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The environmental and economic impact of using plant fibres for the production of low cost materials in developing countries

In recent years, plant fibres have been increasingly used, as a replacement for plastics-based materials. This replacement has environmental interest, in that the end-of-use scenario is likely to be more environmentally friendly, and also can be important for boosting the economy of developing countries, where most plant fibres of interest are cropped. In some of these countries, local expertise exists in manufacturing products with plant fibres (e.g., woven mats, bags, toys). In addition, some industrial sectors (building, automotive) look with renewed interest to plant fibres for a number of uses (e.g., automotive panels, anti-erosion nets). However, a possible risk is that plants for fibre production may just become other “cash crops”, without giving significant contribution to Third World economy.

The research was aimed at evaluating if the environmental gain obtained by replacing plastics with plant fibres can result also in reduction of unemployment and technological dependence in developing countries. More specifically, the study concentrated on the case of coir (coconut fibres) in Sri Lanka, where a very long history of local treatment and use of these fibres exist.
Methodology involved consulting scientific, economic and environmental literature and gathering data from coir producers and end-users of coir products to look at different perspectives. In addition, through contact with international organisations, the role of the international community in inspiring and directing the route for the development of this industry has been clarified. Finally, observing the future perspective of this issue involved considerations on the evolution of coir market in the next decade, relating them to the global political and environmental situation and to the specific position of Sri Lanka.

The results obtained confirmed the difficulty of finding the right balance between transforming the traditional manufacture of natural fibres products into a modern industry without falling in a “cash crop” like exploitation philosophy. Crucial factors possibly capable of setting this balance right are the co-operation between different fibre producing countries, and assistance from international organisations, in particular on the important aspect of lowering transportation costs. Coir fibre products particularly promising for Third World development appear to be geo-textiles, which present a significant added value, in spite of being produced by reasonably simple processes, and upholstery products, provided that problems linked with the use of chemicals are solved.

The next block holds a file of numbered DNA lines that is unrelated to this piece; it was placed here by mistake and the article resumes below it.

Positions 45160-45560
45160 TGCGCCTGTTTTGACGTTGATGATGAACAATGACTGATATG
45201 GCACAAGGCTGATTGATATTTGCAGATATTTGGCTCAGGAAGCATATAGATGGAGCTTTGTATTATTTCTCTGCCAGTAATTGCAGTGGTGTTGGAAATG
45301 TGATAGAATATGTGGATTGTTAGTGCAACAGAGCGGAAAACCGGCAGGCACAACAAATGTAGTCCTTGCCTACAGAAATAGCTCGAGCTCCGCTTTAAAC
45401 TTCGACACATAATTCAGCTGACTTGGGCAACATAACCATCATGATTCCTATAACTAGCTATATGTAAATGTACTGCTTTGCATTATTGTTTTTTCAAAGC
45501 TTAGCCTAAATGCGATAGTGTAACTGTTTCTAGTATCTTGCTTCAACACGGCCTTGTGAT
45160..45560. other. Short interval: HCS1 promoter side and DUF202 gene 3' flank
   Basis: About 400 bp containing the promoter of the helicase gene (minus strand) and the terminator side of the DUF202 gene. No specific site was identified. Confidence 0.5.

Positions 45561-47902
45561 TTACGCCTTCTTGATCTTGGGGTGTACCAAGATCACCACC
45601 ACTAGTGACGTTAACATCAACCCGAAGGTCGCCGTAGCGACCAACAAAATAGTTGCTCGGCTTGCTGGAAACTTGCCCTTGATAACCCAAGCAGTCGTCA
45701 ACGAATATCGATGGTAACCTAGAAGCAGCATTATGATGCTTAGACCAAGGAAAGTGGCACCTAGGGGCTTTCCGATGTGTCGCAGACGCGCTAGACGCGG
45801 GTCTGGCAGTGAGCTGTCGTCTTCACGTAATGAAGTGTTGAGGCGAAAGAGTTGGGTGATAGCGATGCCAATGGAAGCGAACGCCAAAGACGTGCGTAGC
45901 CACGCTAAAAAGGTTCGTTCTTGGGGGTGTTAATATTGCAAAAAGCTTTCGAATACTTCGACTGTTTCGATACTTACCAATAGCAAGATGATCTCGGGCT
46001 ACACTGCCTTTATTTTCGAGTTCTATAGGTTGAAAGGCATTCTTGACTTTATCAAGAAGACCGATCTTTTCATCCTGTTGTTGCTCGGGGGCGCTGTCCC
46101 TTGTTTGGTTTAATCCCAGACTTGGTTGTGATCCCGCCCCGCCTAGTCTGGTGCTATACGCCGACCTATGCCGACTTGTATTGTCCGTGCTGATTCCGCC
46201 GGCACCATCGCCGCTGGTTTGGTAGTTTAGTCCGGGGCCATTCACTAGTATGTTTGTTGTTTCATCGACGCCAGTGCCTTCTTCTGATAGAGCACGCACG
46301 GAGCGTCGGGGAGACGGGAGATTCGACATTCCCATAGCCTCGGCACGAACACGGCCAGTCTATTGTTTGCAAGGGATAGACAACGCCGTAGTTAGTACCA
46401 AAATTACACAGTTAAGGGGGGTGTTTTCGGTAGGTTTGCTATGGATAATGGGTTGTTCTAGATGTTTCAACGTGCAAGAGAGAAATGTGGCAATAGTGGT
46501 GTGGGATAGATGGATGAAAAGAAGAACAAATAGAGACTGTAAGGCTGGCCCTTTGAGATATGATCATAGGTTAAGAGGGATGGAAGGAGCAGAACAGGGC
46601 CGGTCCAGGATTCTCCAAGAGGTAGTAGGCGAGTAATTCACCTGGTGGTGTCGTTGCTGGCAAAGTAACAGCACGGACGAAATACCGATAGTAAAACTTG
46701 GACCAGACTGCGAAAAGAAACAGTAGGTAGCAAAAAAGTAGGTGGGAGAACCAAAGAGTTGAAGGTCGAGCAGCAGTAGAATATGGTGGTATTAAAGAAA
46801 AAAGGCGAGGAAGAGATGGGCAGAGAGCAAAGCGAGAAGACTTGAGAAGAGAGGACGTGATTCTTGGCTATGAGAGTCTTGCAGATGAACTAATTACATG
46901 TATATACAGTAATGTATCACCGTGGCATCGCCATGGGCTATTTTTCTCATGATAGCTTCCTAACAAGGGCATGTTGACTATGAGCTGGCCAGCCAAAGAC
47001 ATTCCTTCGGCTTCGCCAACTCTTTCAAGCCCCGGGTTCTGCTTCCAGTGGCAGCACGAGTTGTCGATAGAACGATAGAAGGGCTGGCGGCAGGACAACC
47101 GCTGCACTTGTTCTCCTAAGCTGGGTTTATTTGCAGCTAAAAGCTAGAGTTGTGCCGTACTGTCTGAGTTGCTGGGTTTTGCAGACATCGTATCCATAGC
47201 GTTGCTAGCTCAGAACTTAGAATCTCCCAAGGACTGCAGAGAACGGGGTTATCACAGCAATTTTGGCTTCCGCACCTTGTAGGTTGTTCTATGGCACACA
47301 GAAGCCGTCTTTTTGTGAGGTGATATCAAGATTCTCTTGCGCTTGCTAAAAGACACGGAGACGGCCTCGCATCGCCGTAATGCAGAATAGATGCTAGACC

Mostra/Nascondi contenuto.
3 1. Introduction 1.1 Background Coir is the fibre from the coconut fruit. It is a common experience that fibres detached from the coconut skin are quite hard to break by simple tension, hence by pulling from both sides. Excellent properties of resistance to wear and easy availability in countries, such as Sri Lanka, where coconut palms are widespread, have allowed coir to be employed for a variety of uses, e.g., for manufacturing toys, bags and carpets. More recently, coir has also found additional applications, which appear to be gradually replacing the traditional ones and possibly create an alternative market for coir and coconut palms by-products (Moir 2002). For example, coir is recently used to manufacture containment nets aimed at protecting soil from erosion, thereby replacing polyester nets, with the added advantage that coir nets will not need to be removed eventually, since they act as an active support to plants growth (Rao et al., 2000). Another interesting possibility is the replacement of wooden boards with coconut husk boards, obtained using a compression moulding process with no added chemicals. Coconut husk is a residue from coconut production, comprising approximately 30 wt.% coir fibres and 70 wt.% pith. These boards proved to have sufficient moisture resistance to be employed in upholstery (Van Dam et al., 2004). The latter example is particularly suggestive of a field of application, which is becoming increasingly important in the last decade, and which can present both environmental and economic importance, in particular for the developing countries: the use of vegetal fibres to obtain materials capable of replacing plastics. This replacement is likely to be largely supported worldwide in the near future, in that it presents substantial environmental advantages, including the fact that a wider use of plant fibres in materials offers a better end-of-life scenario for the components (Czigany 2004). In the particular case of the automotive industry, restrictions on scrapped car disposal are gradually coming into force, such as the directive adopted by the European Commission in September 2000 (directive 2000/53/EC), which impose a larger use of bio-degradable materials in car manufacture (European Commission 2000).

Tesi di Laurea

Autore: Carlo Santulli Contatta »

Composta da 75 pagine.

 

Questa tesi ha raggiunto 275 click dal 25/07/2005.

Disponibile in PDF, la consultazione è esclusivamente in formato digitale.